Tag Archives: travel

The Distant Land of My Father – Bo Caldwell

My favorite moment in Caldwell’s novel of political upheaval in China during the 1930s, and the corresponding personal upheaval in a small American family living there, comes late in the story. The heroine, Anna, is a young adult living in Pasadena, and has a job at the Huntington Library ( a real place for those of you who aren’t in Los Angeles). Anna’s job is to read letters and documents from local estates that have been left to the Huntington, and make notes of information relevant to Pasadena’s history. If I were to invent the most perfect job in the world it would be no different from Anna’s.

Caldwell clearly feels similarly, because The Distant Land of My Father reads like a story created from journals and correspondence. The narrator focuses in and out, from micro images of a mother’s hairclip or a Chinese wax seal that seem pulled from an attic inventory to factual historical events, straight from newspaper clippings or soldier’s letters.

As a lover of details, I found The Distant Land of My Father’s slow pace and quiet tone soothing, although I could imagine more active readers growing restless. Caldwell describes Chinese breakfast menus and South Pasadena gardens with the same tone as she depicts the horror of political prison camp and Japanese bombing. It’s slightly disconcerting. In the end, the story of personal forgiveness is less interesting than the details surrounding it, but this is worth a read for any fans of Pasadena or Shanghai. It’s really a story of cities.


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Filed under Fiction, recommended to me by someone, Review

Infidel – Ayaan Hirsi Ali

I’m concerned that I might not be smart enough to review this book. Whether you agree with Ali’s ideas regarding Islam and Dutch politics or not, she’s clearly an extremely intelligent and dedicated woman.

I on the other hand, am dedicated to few things that don’t have frosting and spend most of my time giggling about words that might be euphemisms for feces.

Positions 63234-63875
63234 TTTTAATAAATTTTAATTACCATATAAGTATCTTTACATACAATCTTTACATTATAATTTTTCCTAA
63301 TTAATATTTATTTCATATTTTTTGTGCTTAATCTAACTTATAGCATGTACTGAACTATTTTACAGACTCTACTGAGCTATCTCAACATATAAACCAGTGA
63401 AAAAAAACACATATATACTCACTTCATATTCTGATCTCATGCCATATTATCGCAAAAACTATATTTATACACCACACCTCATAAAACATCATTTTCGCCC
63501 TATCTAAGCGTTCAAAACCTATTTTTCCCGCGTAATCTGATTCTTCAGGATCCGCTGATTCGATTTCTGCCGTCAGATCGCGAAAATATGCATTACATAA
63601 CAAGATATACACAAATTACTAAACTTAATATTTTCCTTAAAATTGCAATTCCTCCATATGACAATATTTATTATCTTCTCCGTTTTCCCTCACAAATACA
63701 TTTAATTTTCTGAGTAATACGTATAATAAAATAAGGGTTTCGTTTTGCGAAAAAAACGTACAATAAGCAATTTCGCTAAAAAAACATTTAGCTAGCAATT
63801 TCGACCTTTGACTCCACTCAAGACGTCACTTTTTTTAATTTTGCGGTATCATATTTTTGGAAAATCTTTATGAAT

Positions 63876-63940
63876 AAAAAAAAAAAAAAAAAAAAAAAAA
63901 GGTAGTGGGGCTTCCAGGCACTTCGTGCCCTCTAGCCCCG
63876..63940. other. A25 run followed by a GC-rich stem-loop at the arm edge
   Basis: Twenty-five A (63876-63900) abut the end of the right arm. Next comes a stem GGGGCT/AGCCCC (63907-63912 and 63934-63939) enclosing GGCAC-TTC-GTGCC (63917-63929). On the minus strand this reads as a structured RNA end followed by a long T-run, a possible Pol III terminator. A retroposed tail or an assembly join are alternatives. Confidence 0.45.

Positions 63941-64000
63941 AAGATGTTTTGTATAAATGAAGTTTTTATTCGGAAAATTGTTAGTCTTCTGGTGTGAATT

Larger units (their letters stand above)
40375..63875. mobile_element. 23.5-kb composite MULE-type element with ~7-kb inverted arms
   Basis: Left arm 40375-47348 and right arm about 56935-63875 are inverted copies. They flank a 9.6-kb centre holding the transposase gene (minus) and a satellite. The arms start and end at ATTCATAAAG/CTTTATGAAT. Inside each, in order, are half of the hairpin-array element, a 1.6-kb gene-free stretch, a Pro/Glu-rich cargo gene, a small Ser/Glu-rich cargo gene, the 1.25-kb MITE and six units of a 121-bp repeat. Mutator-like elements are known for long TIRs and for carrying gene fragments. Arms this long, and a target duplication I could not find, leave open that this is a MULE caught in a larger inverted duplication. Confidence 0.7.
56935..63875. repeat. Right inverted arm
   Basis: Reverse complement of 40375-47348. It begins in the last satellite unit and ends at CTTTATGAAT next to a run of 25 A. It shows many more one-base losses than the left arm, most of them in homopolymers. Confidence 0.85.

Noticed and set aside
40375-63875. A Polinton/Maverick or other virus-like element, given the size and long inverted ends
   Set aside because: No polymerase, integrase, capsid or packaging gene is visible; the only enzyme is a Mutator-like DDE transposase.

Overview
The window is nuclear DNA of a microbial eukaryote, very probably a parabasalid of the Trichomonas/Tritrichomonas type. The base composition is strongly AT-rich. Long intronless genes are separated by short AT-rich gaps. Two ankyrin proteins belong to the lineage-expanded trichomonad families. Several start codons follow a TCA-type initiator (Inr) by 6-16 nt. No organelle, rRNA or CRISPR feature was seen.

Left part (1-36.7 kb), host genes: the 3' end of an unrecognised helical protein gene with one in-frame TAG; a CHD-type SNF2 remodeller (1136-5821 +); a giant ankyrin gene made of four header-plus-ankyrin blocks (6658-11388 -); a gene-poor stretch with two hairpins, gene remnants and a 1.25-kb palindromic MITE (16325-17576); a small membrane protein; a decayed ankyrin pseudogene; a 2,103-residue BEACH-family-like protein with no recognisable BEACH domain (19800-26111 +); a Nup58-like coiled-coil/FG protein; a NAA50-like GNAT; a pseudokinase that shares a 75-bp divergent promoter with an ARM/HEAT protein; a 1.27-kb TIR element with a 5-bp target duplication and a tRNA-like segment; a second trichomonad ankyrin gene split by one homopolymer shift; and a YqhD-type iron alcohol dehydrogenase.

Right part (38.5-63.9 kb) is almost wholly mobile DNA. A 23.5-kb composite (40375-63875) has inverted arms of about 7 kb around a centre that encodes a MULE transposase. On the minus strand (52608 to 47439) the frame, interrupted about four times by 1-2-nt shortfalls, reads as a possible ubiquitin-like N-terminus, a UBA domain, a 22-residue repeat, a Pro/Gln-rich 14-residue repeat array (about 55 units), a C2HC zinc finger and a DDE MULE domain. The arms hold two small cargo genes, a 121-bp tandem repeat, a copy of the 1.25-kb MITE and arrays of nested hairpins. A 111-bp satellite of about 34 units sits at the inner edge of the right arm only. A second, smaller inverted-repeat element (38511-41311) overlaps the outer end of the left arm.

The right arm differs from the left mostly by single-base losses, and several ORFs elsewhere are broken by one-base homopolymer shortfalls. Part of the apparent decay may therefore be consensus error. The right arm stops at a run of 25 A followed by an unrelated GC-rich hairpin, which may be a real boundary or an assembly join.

Still, I will drag myself away from camping aisle in Target (where they have a display of “Fire Logs”) and instead encourage you to read this book.

It’s thrilling. There’s pretty much non-stop action, so it won’t even occur to you that there are controversial opinions regarding cultural freedom and political correctness being presented. Ali is an astute observer of behavior. From the villages of Somalia to the Dutch Parliment, each character is carefully attended and expressed. You will find yourself with lots of interesting facts to bring up at parties, at least, you will if you go to the kind of party where people discuss the ethical ramifications of banning female circumcision. (for the record, I say ban that shit and never, ever google it).

This book was recommended to me by my Pa, who thinks Ali is brilliant and an excellent role model for politicians. In a family discussion, my Mom said that she felt Ali used the people around her, and was insensitive to them. If you read Infidel, you can let me know which of my parents you agree with.

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Filed under biography, non fiction, recommended to me by someone